National Security Agency whistleblower Edward Snowden said that Hillary Clinton’s use of a private email server while serving as secretary of state jeopardized national security secrets. He said Clinton’s claims to the contrary “is completely ridiculous.”
Snowden’s remarks were taken from an interview with Al Jazeera English, excerpts of which were made available on Thursday, and were in response to a reminder that a year ago it was Clinton who accused Snowden of helping terrorists by leaking details of the NSA’s surveillance programs.
“When the unclassified systems of the United States government, which has a full-time information security staff, regularly gets hacked, the idea that someone keeping a private server in the renovated bathroom of a server farm in Colorado is more secure is completely ridiculous,” Snowden told Mehdi Hasan in the debut episode of UpFront, a weekly talk show which will air on Friday.
Snowden said that anyone with the clearances of the secretary of state, or the director of any top level agency, knows how classified information should be handled.
Snowden was an NSA contractor when he blew the whistle on the agency’s programs conducting mass surveillance on Americans and foreigners alike, handing over an archive of documents to journalist Glenn Greenwald and the Guardian in Hong Kong.
Clinton has argued that the information in her emails was not classified at the time, and the State Department confirmed in an August 31 press conference that 125 email contained “confidential” information but were “not marked ‘classified’ at the time the emails were sent.”
The FBI is investigating who at the State Department sent the information to Clinton’s private email account. The Justice Department has also begun an investigation into the use of a private email server for government communication.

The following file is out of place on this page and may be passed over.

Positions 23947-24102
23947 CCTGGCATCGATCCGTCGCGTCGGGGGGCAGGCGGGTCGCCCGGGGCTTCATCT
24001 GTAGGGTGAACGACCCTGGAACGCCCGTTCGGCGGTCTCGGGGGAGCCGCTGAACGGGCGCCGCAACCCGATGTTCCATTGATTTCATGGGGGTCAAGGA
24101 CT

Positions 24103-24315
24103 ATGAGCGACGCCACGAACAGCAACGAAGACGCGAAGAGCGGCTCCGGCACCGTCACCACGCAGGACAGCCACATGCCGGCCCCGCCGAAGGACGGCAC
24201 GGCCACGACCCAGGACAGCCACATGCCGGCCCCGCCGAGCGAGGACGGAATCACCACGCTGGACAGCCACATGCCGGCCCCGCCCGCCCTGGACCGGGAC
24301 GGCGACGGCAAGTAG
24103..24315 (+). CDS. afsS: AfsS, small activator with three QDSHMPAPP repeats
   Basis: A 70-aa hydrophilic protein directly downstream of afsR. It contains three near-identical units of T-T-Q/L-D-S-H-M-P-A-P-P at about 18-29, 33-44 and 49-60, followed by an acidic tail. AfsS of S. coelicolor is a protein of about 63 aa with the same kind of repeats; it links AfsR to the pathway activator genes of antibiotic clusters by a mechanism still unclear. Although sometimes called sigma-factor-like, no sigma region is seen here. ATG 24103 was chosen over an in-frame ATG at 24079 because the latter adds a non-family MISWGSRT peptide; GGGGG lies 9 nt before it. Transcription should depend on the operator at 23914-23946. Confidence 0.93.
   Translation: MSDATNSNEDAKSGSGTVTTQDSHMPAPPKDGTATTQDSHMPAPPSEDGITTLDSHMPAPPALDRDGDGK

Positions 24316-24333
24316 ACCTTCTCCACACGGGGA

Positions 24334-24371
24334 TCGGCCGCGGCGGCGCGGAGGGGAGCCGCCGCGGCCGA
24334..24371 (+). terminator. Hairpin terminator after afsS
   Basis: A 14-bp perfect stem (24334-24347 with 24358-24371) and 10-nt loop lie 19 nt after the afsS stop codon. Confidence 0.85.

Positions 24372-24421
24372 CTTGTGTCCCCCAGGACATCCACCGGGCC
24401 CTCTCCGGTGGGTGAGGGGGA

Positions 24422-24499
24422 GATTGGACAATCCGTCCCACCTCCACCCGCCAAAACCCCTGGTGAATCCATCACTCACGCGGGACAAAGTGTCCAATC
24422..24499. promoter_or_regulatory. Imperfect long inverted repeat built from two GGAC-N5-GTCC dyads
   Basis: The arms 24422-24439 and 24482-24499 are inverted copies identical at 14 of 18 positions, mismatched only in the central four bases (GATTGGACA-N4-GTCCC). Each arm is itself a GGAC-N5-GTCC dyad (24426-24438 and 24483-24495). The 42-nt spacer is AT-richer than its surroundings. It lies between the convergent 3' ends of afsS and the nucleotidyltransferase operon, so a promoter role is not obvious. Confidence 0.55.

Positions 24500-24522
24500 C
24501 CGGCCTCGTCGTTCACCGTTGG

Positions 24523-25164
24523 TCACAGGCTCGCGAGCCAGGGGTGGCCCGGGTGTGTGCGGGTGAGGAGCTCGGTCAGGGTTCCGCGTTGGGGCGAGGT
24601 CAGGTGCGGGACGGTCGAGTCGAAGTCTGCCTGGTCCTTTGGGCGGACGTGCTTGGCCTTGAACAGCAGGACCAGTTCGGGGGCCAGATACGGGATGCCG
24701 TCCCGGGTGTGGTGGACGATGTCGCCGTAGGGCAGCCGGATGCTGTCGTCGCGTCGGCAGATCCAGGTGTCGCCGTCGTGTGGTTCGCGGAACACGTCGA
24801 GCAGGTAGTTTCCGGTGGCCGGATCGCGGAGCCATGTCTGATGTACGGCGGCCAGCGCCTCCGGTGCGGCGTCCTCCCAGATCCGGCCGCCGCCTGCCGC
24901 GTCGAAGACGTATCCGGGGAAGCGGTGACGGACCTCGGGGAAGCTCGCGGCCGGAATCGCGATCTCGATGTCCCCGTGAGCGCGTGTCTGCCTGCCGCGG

“If an ordinary worker at the state department or the Central Intelligence Agency […] were sending details about the security of embassies, which is alleged to be in her email, meetings with private government officials, foreign government officials and the statements that were made to them in confidence over unclassified email systems, they would not only lose their jobs and lose their clearance, they would very likely face prosecution for it,” Snowden added.
Snowden spoke from Moscow, where he has been granted temporary asylum following the NSA exposures.
A federal criminal complaint was filed against Snowden in June 2013, charging him with three felony violations of the Espionage Act for turning over the government documents to journalists. Each count can carry a penalty of up to 10 years in prison.
Snowden’s lawyers said the whistleblower wanted to return to the US and was working with a team of German and American lawyers to see if he could receive a fair trial and access to a “public interest defense.”